I think this is fix should be included in 4.1.2.
Comment 15 Andrea Pescetti 2015-09-24 07:03:38 UTC
Approved for 4.1.2; this could really benefit from a unit test though.
Comment 16 SVN Robot 2015-09-26 21:51:30 UTC
"kschenk" committed SVN revision 1705489 into branches/AOO410:
#i107619# Merged from r1653973.
Comment 17 Francis C. Costero 2015-10-04 02:36:14 UTC
I still see the problem with 4.1.2 and one of the original example cases. I have 3 cells containing
987
a b
a

With 
Find: ([^ ]*)[ ]*([^ ]*) 
Replace: $1$2
I get the following after clicking Replace All
987987
ab
aa


If I use
Find: ([0-9])
Replace: $1
I do not see the originally reported problem that 987 becomes 999 with Replace All. The 987 is left unchanged. 
I'm using Windows 7.
Comment 18 Kay 2015-10-05 21:37:53 UTC
(In reply to Francis C. Costero from comment #17)
> I still see the problem with 4.1.2 and one of the original example cases. I
> have 3 cells containing
> 987
> a b
> a
> 
> With 
> Find: ([^ ]*)[ ]*([^ ]*) 

Match zero or more occurences of a space following the beginning (grouping 1),  followed by  zero or more occurrences of "space", followed by match zero or more occurrences of a space following the beginning of the line (grouping 2).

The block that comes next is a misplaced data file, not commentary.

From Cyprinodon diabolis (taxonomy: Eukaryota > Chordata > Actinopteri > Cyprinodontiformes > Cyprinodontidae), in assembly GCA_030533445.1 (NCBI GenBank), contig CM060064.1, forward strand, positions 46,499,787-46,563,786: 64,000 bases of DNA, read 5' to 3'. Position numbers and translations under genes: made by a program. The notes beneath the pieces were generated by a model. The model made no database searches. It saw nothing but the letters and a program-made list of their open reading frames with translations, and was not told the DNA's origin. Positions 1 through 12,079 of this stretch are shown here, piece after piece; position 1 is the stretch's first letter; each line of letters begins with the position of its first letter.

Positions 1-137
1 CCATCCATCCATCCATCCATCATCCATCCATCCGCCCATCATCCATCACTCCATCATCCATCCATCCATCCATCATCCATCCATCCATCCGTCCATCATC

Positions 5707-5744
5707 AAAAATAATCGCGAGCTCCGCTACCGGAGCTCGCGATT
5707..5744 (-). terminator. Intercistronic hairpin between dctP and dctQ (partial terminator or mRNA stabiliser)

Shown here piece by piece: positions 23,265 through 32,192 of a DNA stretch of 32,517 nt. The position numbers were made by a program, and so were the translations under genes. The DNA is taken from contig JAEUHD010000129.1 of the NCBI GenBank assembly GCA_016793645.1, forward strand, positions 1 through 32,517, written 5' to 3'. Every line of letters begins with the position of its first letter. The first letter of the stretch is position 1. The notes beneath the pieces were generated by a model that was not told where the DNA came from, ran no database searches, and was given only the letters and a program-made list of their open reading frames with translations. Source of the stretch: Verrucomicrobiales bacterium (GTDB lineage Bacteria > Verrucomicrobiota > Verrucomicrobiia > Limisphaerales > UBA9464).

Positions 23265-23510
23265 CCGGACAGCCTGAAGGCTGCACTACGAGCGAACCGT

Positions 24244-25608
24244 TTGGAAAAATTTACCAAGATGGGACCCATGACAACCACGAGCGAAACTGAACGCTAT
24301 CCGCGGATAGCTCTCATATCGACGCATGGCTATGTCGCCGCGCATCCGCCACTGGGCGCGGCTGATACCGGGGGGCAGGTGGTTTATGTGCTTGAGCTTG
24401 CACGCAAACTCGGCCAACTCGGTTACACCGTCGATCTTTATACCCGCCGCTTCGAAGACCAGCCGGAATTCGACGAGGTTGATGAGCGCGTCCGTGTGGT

> Replace: $1$2
> I get the following after clicking Replace All
> 987987

This is correct. In this case $1 and $2 are identical because there is zero or no occurrence of the "intervening" space.

> ab

This is correct. There was an intervening space.

> aa

This is correct and the same as the "987" string case.

> 
> 
> If I use
> Find: ([0-9])
> Replace: $1
> I do not see the originally reported problem that 987 becomes 999 with
> Replace All. The 987 is left unchanged. 

Each number essentially matches itself and no changes.

> I'm using Windows 7.
Comment 19 mikekaganski 2015-10-05 22:48:48 UTC
(In reply to Kay from comment #18)
> (In reply to Francis C. Costero from comment #17)
> > Find: ([^ ]*)[ ]*([^ ]*) 
> 
> Match zero or more occurences of a space following the beginning (grouping
> 1),  followed by  zero or more occurrences of "space", followed by match